St Bartholomew's church, Cadeleigh
St Bartholomew's church, Cadeleigh

There was a 12th-century church at Cadeleigh, on a rise of high ground above the valley of the Exe. That Norman building was rebuilt n the early 15th century to create the building we see today.

The layout is simple, with a nave and north aisle, chancel, south porch, and late 14th century west tower. The interior furnishings date mostly to a 1766 renovation, and are fairly rustic, with one major exception.

In such a simple country church it almost comes as a shock to find the ornate early 17th century Leach monument in the north aisle. This deliciously ebullient memorial was erected by Sir Simon Leach (1567-1637) in memory of his second wife, Lady Katherine (nee Turberville). Sir Simon was born the son of a Crediton blacksmith but rose to become Sheriff of Devon.

The memorial is made of Beer stone, enriched by Devonshire marble pillars, and shows effigies of Sir Simon and Lady Katherine lying recumbent, under a canopy supported on Corinthian columns, with kneeling figures of their 9 children below. The detail of the carving and the rich materials are quite exquisite, and this must rank as one of the finest monuments in any parish church in Devon.

Early 17th century Leach memorial
Early 17th century
Leach memorial

It was likely erected during Sir Simon's lifetime; though other family members are named in inscriptions, Sir Simon is not mentioned by name. The quality of the stonework and painting is simply outstanding.

Sir Simon's first wife, Bridget Higgons (d. 1691) did not seem to rate so grandiose a memorial (one wonders what sort of family dynamics were at work?) but she is remembered in a memorial set against the east wall of the aisle, with a classical urn atop a marble pedestal, and an inscription within a wreath on the front.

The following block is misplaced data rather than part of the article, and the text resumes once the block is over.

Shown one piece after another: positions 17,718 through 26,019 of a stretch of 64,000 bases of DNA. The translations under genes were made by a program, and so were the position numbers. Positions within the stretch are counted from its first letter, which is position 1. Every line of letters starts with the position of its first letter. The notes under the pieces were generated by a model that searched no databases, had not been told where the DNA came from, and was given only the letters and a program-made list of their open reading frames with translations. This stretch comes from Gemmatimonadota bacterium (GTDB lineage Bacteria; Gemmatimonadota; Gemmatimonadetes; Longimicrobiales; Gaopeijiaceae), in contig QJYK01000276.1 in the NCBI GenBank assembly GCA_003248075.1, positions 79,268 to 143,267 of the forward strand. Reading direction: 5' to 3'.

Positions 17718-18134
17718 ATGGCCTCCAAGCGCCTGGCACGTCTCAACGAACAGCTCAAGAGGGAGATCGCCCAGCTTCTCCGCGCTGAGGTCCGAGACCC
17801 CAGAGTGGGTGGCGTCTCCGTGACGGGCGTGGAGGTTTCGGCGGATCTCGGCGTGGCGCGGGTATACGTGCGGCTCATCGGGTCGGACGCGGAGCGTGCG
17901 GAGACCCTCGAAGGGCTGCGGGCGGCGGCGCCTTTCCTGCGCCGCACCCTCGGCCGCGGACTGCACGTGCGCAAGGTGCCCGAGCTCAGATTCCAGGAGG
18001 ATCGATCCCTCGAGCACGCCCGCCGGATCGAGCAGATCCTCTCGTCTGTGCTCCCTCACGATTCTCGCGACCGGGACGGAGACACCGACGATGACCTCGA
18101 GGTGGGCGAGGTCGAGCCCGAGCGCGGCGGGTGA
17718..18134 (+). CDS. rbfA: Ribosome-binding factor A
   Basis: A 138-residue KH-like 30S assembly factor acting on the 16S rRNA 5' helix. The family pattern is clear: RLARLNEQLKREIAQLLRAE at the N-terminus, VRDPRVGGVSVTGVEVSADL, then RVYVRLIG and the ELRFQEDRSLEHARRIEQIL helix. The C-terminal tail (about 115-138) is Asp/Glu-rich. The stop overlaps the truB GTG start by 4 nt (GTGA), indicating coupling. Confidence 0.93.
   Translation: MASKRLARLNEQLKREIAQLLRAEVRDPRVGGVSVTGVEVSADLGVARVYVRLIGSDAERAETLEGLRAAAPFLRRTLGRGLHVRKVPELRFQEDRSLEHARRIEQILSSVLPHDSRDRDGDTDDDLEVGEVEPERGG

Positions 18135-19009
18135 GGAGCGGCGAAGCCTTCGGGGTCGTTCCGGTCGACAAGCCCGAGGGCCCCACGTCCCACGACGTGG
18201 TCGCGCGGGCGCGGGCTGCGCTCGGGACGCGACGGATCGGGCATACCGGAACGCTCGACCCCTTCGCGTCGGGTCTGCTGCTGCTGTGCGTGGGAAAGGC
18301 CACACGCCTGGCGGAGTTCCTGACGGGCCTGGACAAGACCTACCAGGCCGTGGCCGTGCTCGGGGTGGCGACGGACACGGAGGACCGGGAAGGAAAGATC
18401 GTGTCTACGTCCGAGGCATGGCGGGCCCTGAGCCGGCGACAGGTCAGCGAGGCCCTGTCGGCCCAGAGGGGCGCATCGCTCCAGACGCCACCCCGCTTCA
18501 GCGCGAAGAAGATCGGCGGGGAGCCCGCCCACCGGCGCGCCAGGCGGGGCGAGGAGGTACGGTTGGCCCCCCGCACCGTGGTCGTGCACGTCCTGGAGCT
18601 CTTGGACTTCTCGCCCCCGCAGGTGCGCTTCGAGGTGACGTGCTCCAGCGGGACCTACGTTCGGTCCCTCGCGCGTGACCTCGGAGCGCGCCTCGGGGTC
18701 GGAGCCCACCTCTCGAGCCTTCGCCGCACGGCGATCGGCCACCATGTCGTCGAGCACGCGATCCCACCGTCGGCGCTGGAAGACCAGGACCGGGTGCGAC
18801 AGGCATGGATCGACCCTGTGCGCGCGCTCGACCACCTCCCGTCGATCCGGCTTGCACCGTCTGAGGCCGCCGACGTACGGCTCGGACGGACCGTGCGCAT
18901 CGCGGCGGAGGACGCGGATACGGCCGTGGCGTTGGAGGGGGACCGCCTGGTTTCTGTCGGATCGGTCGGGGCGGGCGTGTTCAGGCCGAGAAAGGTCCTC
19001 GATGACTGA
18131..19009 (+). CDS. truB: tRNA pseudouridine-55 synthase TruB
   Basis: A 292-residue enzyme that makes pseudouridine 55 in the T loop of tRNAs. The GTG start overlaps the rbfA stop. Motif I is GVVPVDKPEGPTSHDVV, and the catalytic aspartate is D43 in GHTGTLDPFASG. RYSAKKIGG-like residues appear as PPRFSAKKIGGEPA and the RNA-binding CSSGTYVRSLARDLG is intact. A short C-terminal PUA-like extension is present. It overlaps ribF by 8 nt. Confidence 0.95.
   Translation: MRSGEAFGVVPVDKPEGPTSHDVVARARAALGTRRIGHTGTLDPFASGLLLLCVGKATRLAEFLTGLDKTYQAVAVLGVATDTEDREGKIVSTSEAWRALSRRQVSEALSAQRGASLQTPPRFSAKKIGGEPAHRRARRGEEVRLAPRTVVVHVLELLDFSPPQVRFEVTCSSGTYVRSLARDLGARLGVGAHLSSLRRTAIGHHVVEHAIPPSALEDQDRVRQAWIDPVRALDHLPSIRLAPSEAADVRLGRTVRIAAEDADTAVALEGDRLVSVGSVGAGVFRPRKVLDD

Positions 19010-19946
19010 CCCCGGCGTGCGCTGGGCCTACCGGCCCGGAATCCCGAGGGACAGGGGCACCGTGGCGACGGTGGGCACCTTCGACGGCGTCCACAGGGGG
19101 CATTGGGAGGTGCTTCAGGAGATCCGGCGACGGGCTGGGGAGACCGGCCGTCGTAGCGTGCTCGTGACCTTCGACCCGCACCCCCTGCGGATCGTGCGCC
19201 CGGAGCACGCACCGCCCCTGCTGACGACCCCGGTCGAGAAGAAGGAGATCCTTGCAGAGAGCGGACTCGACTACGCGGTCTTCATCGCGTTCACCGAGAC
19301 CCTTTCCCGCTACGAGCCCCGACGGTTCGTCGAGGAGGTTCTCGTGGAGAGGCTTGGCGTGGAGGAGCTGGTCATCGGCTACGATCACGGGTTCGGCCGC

In the chancel is a worn 17th-century wall tablet framed by Corinthian columns topped by skulls; the inscription is too worn to read clearly. Much of the glass is late Victorian, including a window in the aisle by the London firm of Clayton and Bell.

The nave, chancel, and aisle are all barrel-vaulting, with painted ribs and wonderfully carved late medieval bosses, depicting grotesque faces, saints, foliage, wheels, and sacred monograms. The Tudor capitals in the nave are also quite wonderfully carved, with intricate foliage designs.

Box pews were fitted in the mid-18th century when the walls were decorated with beautifully decorated plaster panels. As for the rather plain font, English Heritage calls it 'of uncertain date'; it could well be medieval, and it has almost certainly been recut at some point, obscuring any details which might suggest a date.

Visiting Cadeleigh Church

If it were not for the Leach monument I'd call St Bartholomew's an interesting rural church, but the presence of the superb memorial makes it an exceptionally rewarding historic building to visit. Honestly, I'm in awe of the artistry and craftsmanship displayed by the sculptors who created this and similar monuments.

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About Cadeleigh
Address: Cadeleigh, Devon, England, EX16 8HP
Attraction Type: Historic Church
Location map
OS: SS913079
Photo Credit: David Ross and Britain Express


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